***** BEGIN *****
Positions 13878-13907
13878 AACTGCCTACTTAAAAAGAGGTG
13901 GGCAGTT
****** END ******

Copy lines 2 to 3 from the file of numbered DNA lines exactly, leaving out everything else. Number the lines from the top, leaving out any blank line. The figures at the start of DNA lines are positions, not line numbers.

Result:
13878 AACTGCCTACTTAAAAAGAGGTG
13901 GGCAGTT